Ekev: Succah 13 - 19
Pitchforks and Prayers
Rabbi Elazar taught: “Why are the prayers of the righteous compared to a pitchfork? To teach us that just as a pitchfork turns over the grain on the threshing floor from place to place, so too do the prayers of the righteous turn the governing attribute of Hashem from Divine justice to Divine mercy.”
Rabbi Elazar derives this idea from the verse in which we see Yitzchak Avinu pray to Hashem for a child: “And Yitzchak prayed to the Hashem… because she (Rivka) was barren, and Hashem accepted his prayer, and Rivka his wife conceived.” The word for “prayer” in this verse has the same root as the Hebrew word for “pitchfork,” which begs explanation for their comparison — a comparison that Rabbi Elazar provides with his insight into Hashem’s Divine attributes.
Although farmers are certainly familiar with the importance of a pitchfork in processing their produce in an agrarian society, many city folk may unfortunately think of something quite different and negative regarding pitchforks. But the holy Jewish People know that this item serves as an image for a Divine analogy — the power of prayer for Yitzchak in his time, and for us in ours.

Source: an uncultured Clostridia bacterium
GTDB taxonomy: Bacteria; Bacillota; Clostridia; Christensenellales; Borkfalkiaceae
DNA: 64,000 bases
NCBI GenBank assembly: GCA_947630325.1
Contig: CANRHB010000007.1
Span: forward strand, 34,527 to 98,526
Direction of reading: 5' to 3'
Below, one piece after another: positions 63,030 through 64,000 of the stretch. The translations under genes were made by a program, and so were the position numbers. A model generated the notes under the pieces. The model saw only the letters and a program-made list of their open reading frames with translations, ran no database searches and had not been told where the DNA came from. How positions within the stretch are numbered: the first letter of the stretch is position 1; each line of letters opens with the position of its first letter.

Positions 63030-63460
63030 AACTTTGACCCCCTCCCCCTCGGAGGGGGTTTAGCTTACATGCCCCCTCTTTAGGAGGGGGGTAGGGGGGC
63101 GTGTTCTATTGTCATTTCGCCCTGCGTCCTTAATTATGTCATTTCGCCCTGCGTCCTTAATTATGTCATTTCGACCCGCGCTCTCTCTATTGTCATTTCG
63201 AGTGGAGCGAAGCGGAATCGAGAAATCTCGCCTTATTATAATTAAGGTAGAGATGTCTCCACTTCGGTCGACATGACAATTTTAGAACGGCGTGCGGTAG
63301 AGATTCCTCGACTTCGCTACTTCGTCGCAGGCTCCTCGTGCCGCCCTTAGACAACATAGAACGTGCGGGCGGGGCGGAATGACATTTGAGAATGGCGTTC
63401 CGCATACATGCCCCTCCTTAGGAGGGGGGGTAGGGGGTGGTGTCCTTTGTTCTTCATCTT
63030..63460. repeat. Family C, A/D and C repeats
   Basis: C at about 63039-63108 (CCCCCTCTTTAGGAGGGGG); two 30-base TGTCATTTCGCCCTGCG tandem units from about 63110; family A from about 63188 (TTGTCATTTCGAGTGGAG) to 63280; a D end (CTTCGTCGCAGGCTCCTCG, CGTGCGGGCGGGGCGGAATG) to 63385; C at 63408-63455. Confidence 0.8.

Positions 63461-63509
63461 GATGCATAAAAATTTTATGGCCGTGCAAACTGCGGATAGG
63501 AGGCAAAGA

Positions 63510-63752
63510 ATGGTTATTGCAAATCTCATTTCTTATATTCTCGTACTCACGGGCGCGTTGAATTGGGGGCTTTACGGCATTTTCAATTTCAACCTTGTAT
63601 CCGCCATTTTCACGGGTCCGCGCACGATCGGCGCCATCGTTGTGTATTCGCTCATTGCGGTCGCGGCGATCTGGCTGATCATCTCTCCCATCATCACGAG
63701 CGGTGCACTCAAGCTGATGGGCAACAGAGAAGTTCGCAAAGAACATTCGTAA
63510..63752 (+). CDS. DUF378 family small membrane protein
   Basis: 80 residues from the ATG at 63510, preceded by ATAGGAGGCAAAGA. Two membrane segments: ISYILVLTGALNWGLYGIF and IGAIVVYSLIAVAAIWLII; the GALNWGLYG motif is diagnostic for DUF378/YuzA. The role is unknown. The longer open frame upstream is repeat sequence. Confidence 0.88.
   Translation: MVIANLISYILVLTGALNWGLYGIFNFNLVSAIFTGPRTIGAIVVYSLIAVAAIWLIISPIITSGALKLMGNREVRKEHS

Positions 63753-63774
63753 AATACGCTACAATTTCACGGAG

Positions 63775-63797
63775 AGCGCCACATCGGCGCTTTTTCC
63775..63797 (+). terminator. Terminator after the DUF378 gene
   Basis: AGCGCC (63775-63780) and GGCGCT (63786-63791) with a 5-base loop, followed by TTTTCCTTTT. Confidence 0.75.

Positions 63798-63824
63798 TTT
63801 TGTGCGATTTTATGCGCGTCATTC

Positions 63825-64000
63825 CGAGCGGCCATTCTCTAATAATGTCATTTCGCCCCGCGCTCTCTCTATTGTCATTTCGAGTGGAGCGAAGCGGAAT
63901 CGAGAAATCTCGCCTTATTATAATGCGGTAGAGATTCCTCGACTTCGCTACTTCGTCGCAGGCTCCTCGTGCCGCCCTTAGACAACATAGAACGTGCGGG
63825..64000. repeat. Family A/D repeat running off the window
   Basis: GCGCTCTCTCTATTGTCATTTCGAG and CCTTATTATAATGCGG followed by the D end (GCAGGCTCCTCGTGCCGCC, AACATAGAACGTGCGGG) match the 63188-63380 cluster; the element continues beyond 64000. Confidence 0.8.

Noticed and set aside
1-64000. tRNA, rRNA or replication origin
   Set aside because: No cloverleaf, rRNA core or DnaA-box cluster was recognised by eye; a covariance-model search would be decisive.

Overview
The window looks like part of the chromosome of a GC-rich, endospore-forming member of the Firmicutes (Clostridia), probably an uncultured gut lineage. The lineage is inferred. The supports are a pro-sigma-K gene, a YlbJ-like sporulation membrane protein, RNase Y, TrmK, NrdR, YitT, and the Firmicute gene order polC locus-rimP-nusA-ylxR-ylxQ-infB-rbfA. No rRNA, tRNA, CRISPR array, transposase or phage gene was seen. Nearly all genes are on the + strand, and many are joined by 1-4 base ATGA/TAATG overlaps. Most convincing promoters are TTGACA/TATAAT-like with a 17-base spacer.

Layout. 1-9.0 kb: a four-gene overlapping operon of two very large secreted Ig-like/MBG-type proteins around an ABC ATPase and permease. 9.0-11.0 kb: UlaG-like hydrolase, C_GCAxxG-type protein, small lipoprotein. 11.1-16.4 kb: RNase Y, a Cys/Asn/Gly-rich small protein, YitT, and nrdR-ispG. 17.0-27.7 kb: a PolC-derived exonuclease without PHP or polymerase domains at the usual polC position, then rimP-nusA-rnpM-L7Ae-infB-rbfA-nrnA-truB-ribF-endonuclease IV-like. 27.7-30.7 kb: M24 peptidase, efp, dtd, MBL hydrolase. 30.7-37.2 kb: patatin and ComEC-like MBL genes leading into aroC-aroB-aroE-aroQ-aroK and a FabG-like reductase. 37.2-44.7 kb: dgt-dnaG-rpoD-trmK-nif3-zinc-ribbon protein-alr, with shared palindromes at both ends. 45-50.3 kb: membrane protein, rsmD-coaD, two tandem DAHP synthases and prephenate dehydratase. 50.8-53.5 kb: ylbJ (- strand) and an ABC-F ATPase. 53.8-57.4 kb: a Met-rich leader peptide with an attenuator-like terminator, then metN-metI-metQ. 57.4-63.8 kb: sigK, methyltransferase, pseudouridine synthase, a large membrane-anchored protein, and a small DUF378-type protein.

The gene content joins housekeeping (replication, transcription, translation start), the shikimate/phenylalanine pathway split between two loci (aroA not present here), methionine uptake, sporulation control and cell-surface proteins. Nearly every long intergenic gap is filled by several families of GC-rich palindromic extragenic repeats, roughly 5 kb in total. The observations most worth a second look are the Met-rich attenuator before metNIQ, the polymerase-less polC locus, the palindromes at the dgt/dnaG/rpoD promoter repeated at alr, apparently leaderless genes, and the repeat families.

Although any prayer should be viewed as a call to Hashem for mercy, perhaps one of the daily prayer blessings in particular expresses the understanding of prayer being a tool for receiving Divine mercy: Shma Koleinu — “Hear our Prayers.” “Hear our voice, Hashem our
- Succah 14a